South African journalists were finally allowed into the multi-million Rand Nkandla homestead on Sund.
THE national Department of Health intends taking over South Africa’s 10 biggest hospitals — including the world-renowned Groote Schuur in Cape Town — as some provincial governments lack capacity to manage them, says Health Minister Aaron Motsoaledi.
The funding and administration of hospitals is a provincial responsibility, but in some provinces — including Gauteng, Eastern Cape and Limpopo — the public health system has virtually collapsed and hospitals struggle to provide basic levels of care.
Dr Motsoaledi said that 10 hospitals earmarked for administration by his department were "national assets" that had suffered under provincial governments.
Most of them were teaching hospitals, but the training of young doctors was "jeopardised" whenever a provincial health department faced collapse.
"If the province collapses — like the Eastern Cape is about to — these hospitals suffer," he said.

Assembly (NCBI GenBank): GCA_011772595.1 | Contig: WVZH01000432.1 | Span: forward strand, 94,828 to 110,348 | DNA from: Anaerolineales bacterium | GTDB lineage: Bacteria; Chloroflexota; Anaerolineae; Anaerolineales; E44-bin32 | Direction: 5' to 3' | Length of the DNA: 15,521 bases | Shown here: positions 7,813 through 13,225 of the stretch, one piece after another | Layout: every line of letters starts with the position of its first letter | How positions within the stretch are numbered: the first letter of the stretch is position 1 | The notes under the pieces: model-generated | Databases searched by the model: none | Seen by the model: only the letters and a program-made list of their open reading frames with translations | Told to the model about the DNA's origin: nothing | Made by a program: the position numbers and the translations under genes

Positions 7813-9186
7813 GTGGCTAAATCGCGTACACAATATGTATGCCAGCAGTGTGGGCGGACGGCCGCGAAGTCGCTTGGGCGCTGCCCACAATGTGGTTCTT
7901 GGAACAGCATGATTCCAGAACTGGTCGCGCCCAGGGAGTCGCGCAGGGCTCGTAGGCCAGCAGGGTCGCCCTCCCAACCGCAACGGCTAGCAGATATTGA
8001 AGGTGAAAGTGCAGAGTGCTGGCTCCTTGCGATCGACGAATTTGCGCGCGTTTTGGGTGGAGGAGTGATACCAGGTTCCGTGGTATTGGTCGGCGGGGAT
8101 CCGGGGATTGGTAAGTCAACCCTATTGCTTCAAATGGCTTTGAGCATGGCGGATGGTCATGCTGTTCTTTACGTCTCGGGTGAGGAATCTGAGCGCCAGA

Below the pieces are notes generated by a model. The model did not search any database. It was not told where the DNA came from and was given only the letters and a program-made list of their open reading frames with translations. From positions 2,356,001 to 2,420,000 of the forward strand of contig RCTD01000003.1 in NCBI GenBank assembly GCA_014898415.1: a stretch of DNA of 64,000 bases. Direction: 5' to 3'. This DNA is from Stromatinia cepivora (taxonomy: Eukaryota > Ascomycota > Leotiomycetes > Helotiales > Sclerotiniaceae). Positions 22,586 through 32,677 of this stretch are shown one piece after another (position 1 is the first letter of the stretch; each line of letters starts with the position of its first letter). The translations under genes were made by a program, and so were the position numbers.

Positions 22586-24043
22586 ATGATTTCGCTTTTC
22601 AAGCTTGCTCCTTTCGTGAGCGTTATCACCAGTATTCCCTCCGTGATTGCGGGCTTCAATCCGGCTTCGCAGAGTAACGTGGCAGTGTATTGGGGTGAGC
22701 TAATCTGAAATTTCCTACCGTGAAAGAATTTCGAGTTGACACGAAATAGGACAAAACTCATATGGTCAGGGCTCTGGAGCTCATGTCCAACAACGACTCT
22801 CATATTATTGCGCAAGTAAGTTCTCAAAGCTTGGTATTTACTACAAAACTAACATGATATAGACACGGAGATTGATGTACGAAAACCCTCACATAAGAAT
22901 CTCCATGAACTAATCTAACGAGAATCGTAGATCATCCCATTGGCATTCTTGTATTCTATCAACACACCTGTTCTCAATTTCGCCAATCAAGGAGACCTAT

However, the hospitals earmarked for national administration include some of the best-run in the country, particularly Groote Schuur Hospital and Tygerberg Hospital in the Western Cape.
Gauteng has four hospitals earmarked for national administration: Steve Biko, George Mukhari, Charlotte Maxeke and Chris Hani Baragwanath.
Universitas Hospital in the Free State, Nelson Mandela Academic Hospital in the Eastern Cape and KwaZulu-Natal’s King Edward VIII Hospital and Inkosi Albert Luthuli Central Hospital will also be run from Pretoria.
The decision to remove responsibility from provincial governments was taken at the African National Congress (ANC) conference in Mangaung earlier this month.
Democratic Alliance health spokeswoman Patricia Kopane said that Dr Motsoaledi should "leave alone things that are not broken".
She said she was shocked at the intention to include Groote Schuur Hospital and Tygerberg Hospital, as there was "no crisis in the Western Cape".
It was the only province that had obtained a clean audit for the past three years, which showed that it was capable of running an administration "very well", Ms Kopane said.
"I think the minister is just playing politics — he must focus on where the ANC governs because that’s where the problems are."
The Gauteng health department was plagued by power failures and neglect to pay suppliers, while a lack of service delivery in the Eastern Cape and a lack of doctors and equipment in Limpopo meant those provinces faced "serious problems" that required them to be placed under national administration, Kopane said.